From nude shows to sex magazines: the revolution reaches a climax
In 1968 the Kiets Konservatorium staged an ad hoc nude show, the “Depressief Erotisch Panorama” (“Depressed Erotic Panorama”). The show was a hit in the Amsterdam pop venues of the day: Paradiso, Fantasio, and Melkweg. A show entitled “Ritmiese Pornografie Sjoo” (“Rhythmic Pornography Show”) played at Appeal. Artist Hans Frisch presented his “Levende Opjekten Sjoo,” (“Living Objects Show”) in various venues, with striptease and a “stuttering choir.” Besides political jokes, the show was loaded with sexual themes: homo- and heterosexual, lesbian love, masturbation, and zoophilia. The spectacle of the well-endowed Frisch magnetized audiences, who were less enthusiastic about the bestiality (unless it involved plush toys). The municipality attempted to ban the show, but the sexual revolution simply brushed aside such authoritarian impulses.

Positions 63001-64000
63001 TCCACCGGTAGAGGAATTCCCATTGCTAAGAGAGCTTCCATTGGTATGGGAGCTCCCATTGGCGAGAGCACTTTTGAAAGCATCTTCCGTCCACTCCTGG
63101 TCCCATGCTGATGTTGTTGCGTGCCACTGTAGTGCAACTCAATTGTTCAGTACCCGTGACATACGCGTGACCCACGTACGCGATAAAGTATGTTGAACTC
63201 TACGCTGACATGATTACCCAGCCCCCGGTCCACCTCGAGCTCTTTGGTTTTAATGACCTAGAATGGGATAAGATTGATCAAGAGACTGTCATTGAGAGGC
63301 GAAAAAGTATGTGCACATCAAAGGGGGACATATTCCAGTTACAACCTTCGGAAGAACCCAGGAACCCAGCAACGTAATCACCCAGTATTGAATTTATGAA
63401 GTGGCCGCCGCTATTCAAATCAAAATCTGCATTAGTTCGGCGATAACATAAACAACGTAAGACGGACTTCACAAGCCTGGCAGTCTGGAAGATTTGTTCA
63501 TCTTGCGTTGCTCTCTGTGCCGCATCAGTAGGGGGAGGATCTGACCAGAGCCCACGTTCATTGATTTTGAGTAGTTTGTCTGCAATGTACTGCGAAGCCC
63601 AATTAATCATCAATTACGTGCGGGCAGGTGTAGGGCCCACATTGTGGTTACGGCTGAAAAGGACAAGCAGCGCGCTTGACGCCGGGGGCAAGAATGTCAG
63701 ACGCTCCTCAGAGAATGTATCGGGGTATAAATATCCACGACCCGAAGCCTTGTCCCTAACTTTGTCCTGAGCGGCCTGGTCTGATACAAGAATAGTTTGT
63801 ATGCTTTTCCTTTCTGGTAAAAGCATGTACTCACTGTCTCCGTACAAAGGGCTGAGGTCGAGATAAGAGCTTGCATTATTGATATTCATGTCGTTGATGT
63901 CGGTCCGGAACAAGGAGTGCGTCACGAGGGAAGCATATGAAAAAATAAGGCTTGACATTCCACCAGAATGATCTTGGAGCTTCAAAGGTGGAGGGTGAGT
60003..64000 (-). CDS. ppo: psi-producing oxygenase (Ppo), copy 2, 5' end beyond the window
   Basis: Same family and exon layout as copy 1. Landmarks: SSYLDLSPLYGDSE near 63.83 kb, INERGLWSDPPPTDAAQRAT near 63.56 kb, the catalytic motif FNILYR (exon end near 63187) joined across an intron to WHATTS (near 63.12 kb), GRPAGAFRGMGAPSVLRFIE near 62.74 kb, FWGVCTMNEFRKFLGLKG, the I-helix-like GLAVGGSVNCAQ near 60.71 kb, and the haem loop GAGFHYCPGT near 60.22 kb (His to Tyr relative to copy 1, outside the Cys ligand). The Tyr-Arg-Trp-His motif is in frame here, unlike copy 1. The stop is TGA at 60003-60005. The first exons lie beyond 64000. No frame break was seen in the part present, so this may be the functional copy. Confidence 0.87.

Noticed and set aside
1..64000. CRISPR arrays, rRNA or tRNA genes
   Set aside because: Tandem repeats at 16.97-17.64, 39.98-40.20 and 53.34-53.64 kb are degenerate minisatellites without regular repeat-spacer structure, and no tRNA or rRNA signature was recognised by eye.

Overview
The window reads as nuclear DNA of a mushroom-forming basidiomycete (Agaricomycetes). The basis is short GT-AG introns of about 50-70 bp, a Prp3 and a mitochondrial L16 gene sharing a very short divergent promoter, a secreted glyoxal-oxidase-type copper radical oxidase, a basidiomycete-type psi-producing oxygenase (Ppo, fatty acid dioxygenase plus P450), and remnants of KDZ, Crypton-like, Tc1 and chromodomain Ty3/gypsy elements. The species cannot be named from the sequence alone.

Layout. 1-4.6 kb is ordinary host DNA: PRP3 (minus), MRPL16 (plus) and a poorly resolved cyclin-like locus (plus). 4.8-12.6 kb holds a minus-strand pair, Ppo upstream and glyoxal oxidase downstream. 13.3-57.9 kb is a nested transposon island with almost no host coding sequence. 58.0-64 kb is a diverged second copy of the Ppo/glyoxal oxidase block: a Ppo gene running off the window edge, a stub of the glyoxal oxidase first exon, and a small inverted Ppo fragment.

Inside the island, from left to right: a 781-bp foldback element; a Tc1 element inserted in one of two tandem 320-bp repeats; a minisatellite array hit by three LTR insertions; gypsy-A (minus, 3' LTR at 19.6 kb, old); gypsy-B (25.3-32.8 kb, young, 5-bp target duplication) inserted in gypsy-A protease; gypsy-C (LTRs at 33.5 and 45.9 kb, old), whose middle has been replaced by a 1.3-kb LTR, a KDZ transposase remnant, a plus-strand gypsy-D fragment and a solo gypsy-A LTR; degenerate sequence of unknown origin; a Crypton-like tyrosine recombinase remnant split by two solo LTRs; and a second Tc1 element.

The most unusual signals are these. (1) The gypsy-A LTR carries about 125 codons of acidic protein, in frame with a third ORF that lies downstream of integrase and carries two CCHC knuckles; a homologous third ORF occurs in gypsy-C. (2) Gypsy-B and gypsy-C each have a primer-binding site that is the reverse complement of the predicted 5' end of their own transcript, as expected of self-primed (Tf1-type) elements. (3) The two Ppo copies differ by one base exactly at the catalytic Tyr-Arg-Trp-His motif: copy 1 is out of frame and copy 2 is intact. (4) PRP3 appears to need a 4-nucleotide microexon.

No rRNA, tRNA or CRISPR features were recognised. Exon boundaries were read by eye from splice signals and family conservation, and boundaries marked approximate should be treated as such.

Along with the student occupation of the Maagdenhuis, Suck can be seen as one of the high points of the era. It was full of personal ads, boldly featured explicit illustrations or themes like incest, bestiality, and pedophilia, stood up for female emancipation and sexual pleasure, offered a list of twenty-two sexualities, a gay guide to Europe, and wild styling. Suck published the drawing Fuck the World (depicting a young man copulating with the globe) by Theo van den Boogaard, as well as a frontal photo of Germaine Greer in the nude. The final issue described the wanderings of “The virgin sperm dancer,” an androgynous boy, through Amsterdam. Just as hippies had opted for androgynous and colorful clothes, the magazine championed mixing sexes and sexuality.
The legacy of the sexual revolution
By 1970 the sexual revolution seemed to have passed its peak. Yet this brief period of disrupting norms, of sexual liberation, and the freedom of the individual had altered the Netherlands forever.